Ph.D. in business, concentration in management

Prepare for research and teaching positions in business schools by earning a Ph.D. with a concentration in management. You’ll benefit from our small class size and close faculty-student collaboration on research projects. Faculty publications with doctoral students have appeared in some of our field’s top journals, and we have a record of placing doctoral students in top-tier research universities.

Curriculum

Our Ph.D. program reflects two complementary and overlapping content areas: organizational behavior and human resource management.

Small, research-oriented doctoral seminars form the core of the academic program. To round out your studies, you can select from a variety elective seminars and courses offered by other VCU academic departments, including psychology and health administration.

Program and degree requirements
Curriculum summary

 

Assistantships

Accepted students are automatically considered for a Ph.D. assistantship. If awarded, this appointment covers all required tuition and fees, and pays a biweekly stipend. This stipend is compensation for 20 hours per week of teaching and/or research performed for the department. Ph.D. assistantships are one-year appointments, renewable up to a total of four years.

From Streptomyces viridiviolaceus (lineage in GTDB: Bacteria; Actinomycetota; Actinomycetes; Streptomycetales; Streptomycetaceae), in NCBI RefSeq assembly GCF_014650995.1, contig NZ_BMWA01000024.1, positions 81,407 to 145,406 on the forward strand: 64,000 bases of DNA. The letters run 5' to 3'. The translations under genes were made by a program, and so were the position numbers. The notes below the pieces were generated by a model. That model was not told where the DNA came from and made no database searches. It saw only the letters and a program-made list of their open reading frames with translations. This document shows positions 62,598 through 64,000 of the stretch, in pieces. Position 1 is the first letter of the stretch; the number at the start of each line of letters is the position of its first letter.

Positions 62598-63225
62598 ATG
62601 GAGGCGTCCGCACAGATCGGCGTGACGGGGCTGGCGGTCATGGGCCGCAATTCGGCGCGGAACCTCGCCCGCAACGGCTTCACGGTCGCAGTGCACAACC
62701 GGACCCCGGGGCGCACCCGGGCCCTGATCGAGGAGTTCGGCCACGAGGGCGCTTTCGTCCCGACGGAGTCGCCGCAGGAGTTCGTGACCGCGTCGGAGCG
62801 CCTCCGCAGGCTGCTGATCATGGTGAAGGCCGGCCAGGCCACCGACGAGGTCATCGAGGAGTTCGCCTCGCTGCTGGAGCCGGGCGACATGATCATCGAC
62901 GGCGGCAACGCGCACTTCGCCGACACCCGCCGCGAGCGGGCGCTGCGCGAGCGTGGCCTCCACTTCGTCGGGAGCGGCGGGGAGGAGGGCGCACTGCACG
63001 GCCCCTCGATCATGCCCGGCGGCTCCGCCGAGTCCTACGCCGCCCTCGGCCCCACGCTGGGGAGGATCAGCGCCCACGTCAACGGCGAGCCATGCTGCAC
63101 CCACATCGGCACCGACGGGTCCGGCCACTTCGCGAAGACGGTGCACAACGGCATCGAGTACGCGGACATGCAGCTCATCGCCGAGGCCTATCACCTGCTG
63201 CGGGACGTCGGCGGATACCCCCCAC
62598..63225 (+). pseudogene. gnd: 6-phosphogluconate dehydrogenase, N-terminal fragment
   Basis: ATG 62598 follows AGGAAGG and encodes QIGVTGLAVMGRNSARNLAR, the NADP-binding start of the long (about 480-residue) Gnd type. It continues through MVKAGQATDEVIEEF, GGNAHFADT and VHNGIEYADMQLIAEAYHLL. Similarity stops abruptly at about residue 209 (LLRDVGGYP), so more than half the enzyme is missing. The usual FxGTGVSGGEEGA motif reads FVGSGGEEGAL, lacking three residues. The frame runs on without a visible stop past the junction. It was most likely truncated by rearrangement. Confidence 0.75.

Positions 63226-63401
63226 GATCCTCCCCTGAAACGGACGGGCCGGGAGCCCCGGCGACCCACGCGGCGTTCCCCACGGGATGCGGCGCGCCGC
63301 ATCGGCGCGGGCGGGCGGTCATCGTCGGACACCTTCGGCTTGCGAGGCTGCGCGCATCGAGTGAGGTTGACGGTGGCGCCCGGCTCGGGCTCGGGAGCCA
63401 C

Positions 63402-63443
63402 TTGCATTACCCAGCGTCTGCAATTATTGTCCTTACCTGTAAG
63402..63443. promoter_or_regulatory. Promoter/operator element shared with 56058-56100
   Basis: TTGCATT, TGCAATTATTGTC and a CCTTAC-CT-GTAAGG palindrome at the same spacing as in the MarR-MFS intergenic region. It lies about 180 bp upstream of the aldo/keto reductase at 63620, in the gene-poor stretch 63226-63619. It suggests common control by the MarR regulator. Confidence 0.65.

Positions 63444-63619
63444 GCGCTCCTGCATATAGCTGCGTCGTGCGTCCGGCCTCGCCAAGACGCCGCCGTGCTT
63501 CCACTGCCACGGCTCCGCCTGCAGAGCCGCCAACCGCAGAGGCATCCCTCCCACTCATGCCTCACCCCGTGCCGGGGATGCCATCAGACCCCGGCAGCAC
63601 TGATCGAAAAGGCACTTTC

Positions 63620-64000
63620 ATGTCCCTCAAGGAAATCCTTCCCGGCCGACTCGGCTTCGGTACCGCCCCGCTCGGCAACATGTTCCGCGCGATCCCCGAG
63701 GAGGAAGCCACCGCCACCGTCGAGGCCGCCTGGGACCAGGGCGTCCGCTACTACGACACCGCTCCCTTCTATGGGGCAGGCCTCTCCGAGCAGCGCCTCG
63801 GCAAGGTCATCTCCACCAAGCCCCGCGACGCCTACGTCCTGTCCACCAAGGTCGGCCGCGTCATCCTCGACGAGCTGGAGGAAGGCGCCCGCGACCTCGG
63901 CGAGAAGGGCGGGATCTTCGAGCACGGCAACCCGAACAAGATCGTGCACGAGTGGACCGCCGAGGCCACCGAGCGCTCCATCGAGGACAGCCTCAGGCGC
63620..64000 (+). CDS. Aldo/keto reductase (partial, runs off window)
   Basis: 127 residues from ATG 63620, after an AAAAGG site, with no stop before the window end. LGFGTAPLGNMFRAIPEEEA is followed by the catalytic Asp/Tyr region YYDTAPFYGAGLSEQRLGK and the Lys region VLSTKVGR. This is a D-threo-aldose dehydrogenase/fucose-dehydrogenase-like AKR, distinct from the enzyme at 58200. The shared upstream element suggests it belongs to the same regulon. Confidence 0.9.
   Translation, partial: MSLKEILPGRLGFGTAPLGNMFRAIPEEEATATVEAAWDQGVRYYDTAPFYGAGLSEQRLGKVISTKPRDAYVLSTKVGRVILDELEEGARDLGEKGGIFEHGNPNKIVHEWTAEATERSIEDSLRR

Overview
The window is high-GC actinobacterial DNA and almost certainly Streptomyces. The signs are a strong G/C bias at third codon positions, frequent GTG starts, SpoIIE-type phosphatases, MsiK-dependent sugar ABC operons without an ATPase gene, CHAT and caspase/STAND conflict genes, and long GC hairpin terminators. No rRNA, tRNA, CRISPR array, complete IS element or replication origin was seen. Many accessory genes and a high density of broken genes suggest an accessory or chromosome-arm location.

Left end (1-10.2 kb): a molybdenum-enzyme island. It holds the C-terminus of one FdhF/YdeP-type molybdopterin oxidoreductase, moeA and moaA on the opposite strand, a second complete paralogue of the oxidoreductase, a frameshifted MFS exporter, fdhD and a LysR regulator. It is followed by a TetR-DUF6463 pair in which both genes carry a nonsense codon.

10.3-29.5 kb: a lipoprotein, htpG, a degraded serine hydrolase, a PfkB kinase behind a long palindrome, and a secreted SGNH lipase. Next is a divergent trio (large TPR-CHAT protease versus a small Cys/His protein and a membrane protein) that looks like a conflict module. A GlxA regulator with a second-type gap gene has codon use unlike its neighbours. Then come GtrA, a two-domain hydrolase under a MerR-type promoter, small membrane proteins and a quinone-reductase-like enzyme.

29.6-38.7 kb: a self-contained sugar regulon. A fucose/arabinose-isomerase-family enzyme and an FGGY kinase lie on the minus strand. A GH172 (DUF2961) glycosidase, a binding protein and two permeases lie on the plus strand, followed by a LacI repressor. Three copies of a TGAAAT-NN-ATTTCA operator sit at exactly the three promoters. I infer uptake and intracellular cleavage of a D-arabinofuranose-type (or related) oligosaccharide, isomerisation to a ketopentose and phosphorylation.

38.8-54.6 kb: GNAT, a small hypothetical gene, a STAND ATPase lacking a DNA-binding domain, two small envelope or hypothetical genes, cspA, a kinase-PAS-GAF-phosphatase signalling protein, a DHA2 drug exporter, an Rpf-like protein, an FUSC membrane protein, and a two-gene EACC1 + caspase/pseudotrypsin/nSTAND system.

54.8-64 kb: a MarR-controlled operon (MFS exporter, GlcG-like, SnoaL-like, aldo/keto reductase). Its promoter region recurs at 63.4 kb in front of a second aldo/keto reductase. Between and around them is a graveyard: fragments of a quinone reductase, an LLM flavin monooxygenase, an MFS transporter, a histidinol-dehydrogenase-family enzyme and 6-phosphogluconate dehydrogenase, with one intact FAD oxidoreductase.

Graduate research and teaching assistantships are typically available to support full-time students. A limited number of full-time students may also be admitted without assistantship support.

To be considered for an assistantship, applications must be received by the posted application deadline.

Career opportunities

Alumni employers include:

  • North Carolina State University
  • Indiana University
  • Old Dominion University
  • East Carolina University
  • The University of North Carolina at Charlotte
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  • It was important for me to find a Ph.D. program that focused on understanding and choosing the best research methodologies. VCU allowed me to have a specific faculty mentor while also encouraging me to work with other faculty. This provided me with exposure to a variety of research methods, including more collaborative approaches.
    George Banks
    Assistant professor of management, UNC Charlotte